Sadly, the plumbing woes did not end with fixing the leaky drain pipe.
But the experience of not rushing to solutions came in handy upon discovering the kitchen sink is leaking.
Well, not the sink actually. And thankfully.
The undermount sink is failing, as in falling down.
There’s a space now between the sink and countertop, and the silicone bead between the two isn’t enough to keep water from dripping through.
A quick search on Google isn’t promising.
#1 The proper solution
Most results indicate the only solution is to
remove the drain pipes and water supply lines,
drop the sink (in that cramped little space),
scrape the silicone off the sink and underside of the counter,
reapply the silicone,
raise the sink back up,
tighten the clamps to form a good seal between sink and countertop (being sure not to crack the countertop)
reattach drain pipes and supply lines,
wait for the silicone to cure,
and say a little prayer nothing leaks when you test it’s all working again.
#2 Not as good solution
See if the clamps have loosened and can be retightened.
This is iffy.
Water will still seep through the seam if the silicone has been compromised.
#3 Let’s not do this again solution
The functional-not-fashionable solution is dropping the sink in on top (overmount) if the sink needs to be lowered anyway.
Suffice it to say, while options are weighed, and being open to new ones, a big chamois sits atop the drain pipes catching any drips until a decision is made.
Oh, and you might laugh as hard as I did when fixing the original leaky drain pipe.
I was so elated with finding the wiggle room to apply the ABS cement.
This was going to be a quick fix.
So quick, in fact, we decided to do it before doing the dishes and putting the dishwasher on.
In, out and move on.
As I was gently wiggling the unglued pipe apart, the whole section came off in my hand.
There was a second unglued joint!
Now we faced an entirely different decision to make – cement the section back in place or redo it properly.
Which meant a few more hours instead of a quick fix.
But we would know all the joints were cut and fitted properly, and (sheepishly admitting) it would look much cleaner without all the unnecessary joints and sloppy glue.
A job done well trumped a job done quickly.
And time it did take.
With the local the hardware stores closed, a trip to the next town over was required to get the three parts we didn’t have on hand.
That was a two-hour jaunt.
Plan, cut, dry fit, cement and test to complete the repair was another three hours.
The cats were not very impressed their suppertime was delayed by doing the morning dishes in the late late afternoon.
Not surprisingly, there was more afoot than fixing leaks.
My obserflections of the whole day
revealed confirmed a few things about who I am.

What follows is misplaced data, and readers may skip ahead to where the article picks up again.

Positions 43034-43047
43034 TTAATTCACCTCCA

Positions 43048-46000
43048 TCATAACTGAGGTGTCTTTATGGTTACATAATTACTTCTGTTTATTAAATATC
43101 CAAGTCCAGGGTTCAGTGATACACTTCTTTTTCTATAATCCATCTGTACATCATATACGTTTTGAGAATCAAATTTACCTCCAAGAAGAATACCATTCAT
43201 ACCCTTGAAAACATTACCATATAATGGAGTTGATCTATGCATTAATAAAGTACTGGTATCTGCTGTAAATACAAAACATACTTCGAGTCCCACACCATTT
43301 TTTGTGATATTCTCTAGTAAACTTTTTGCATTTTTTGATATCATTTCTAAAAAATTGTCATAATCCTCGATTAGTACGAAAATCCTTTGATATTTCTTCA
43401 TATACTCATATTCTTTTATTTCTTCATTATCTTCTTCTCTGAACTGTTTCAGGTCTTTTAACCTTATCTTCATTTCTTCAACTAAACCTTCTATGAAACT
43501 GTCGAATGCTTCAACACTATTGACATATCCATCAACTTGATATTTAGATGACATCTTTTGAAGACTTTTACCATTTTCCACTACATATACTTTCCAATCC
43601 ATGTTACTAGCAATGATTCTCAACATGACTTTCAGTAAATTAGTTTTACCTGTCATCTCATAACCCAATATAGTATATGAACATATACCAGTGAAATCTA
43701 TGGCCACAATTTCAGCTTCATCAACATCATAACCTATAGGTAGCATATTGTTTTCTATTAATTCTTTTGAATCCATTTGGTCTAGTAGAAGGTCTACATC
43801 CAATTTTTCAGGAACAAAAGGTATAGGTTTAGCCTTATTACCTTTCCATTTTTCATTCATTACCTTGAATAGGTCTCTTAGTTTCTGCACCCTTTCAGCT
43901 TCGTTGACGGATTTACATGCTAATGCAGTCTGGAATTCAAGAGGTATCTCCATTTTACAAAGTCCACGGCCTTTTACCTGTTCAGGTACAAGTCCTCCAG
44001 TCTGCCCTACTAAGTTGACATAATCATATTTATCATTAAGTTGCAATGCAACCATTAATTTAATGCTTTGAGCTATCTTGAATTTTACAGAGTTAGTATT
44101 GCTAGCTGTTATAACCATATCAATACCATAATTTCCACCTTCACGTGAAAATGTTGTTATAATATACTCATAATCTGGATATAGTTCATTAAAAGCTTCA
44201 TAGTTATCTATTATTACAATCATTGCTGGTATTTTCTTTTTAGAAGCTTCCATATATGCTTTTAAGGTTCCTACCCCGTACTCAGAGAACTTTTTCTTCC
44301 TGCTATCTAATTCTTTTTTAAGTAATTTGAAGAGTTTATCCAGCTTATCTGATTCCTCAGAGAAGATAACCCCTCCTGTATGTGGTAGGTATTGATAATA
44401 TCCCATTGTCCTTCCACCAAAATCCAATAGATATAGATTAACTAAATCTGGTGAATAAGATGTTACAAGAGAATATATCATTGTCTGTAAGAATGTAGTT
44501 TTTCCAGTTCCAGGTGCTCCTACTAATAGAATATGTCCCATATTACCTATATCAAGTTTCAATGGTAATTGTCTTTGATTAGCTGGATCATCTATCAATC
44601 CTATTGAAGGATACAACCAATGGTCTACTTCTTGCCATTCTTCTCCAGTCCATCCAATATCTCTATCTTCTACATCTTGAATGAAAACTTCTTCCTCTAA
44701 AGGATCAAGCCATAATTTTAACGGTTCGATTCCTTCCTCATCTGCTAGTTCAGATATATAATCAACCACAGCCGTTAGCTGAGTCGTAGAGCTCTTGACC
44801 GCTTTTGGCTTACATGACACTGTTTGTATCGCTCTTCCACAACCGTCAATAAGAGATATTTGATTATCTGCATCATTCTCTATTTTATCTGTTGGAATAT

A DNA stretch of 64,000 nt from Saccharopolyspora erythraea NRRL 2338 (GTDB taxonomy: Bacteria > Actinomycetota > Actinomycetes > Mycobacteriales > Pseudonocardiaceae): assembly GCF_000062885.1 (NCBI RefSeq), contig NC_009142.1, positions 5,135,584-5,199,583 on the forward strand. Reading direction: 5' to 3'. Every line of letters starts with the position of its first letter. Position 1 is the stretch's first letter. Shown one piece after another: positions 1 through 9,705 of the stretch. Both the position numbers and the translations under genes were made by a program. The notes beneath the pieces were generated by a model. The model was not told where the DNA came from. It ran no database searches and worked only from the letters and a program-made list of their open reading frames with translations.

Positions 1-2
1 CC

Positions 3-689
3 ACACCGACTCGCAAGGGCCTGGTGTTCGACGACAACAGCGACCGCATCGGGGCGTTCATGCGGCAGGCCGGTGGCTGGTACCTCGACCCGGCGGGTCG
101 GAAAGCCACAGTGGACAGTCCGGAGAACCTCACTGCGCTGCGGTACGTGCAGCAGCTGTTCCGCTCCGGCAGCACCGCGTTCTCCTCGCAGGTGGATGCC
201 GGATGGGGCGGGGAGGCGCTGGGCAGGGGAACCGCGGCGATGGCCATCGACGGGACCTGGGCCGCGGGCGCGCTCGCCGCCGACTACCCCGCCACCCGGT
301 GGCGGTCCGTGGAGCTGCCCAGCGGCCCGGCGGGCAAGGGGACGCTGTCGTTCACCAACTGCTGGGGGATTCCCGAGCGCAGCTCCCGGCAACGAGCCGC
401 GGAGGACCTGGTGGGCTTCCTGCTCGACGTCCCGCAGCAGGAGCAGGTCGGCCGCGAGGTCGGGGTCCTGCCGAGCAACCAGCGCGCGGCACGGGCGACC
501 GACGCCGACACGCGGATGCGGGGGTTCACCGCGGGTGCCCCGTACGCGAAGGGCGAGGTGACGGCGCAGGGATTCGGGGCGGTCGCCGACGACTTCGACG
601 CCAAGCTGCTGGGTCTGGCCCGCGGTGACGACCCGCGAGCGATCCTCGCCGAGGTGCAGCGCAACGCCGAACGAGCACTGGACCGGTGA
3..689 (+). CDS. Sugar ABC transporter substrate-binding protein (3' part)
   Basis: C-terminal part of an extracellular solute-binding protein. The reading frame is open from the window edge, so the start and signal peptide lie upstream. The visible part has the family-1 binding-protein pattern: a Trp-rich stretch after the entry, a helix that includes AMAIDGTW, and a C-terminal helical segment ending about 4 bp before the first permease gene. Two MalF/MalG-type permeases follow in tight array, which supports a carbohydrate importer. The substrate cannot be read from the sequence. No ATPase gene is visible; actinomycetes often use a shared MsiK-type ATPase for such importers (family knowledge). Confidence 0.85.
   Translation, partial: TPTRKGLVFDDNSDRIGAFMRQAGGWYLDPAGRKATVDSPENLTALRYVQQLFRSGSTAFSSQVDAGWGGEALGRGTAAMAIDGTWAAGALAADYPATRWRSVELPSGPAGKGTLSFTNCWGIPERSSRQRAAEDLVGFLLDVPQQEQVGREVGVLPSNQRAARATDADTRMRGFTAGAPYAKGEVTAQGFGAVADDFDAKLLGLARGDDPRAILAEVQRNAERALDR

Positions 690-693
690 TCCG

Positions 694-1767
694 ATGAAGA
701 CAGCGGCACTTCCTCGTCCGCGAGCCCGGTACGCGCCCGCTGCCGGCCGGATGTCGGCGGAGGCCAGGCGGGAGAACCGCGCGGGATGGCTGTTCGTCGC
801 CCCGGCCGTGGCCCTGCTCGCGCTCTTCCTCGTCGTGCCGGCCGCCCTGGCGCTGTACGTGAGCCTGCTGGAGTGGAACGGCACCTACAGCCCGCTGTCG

Speed is not of the essence.
Or part of my essence.
I’ll trade time for quality and thoughtfulness.
Suppose that’s influenced by not being a speedy person to begin with.
Even in my dreams I can’t run fast enough or get the key in the door to escape from danger.
There’s a saying about as emotions go up, intelligence goes down.
Speed takes me out of my natural way of being so it becomes more difficult to think, observe, consider and explore more deeply.
Taking the time to think out the problem and how pieces interact with each other reduces the need for rework.
In the trades, a job done well once costs less than having a service department to fix many times.
My creative energy shines with inventiveness.
I’m a farm girl at heart.
There is nothing more fun and energizing than fixing a problem or creating something out of what’s on hand.
Square cut pipes are important to well-fitted, not leaky joints.
When there’s a lot of pipe cuts to make we’ll haul out the chop saw.
The dilemma was with so few cuts needed, it would take longer to set up and put away the chop saw than to use the handsaw.
But we still needed to ensure square cuts.
Not knowing where the real mitre box was, one made of 2x4s did the trick.
We needed to figure out where the leak in the sink was coming from.
The drip spot on the cupboard bottom was obvious.
The source of the water drops could be anywhere.
Seeing up into a dark cupboard isn’t easy.
Neither is negotiating a flashlight through the drain pipes and hoses to shine upwards.
A laser light would be perfect.
Put it on top of the drip mark.
Look for the red dot.
Of course, that’s one tool we don’t have.
What we do have is The Red Dot.
The cats’ laser toy would be perfect.
But I can’t hold that square to shine directly upwards.
We do have a sturdy, square dishwasher soap box.
And some painter’s tape.
Spotting the source of the leak was super easy.
And made total sense.
I still smile thinking about how some seemingly unrelated items could come together to be so useful.
And feeling the spark of creative energy never grows old.
When have you solved a problem being yourself that may be different from how others would solve the same problem?
feel free to share
chief nudging officer
Crazy for cats and potatoes, Lorraine's insatiable curiosity of Life leads her to question, explore and push beyond the box. A self-professed "left-brained creative big picture" type, she has an intuitive knack for seeing beyond and beneath first appearances while at the same time nerding out on the details. Most of all she sees and holds others in their highest until they can see it for themselves.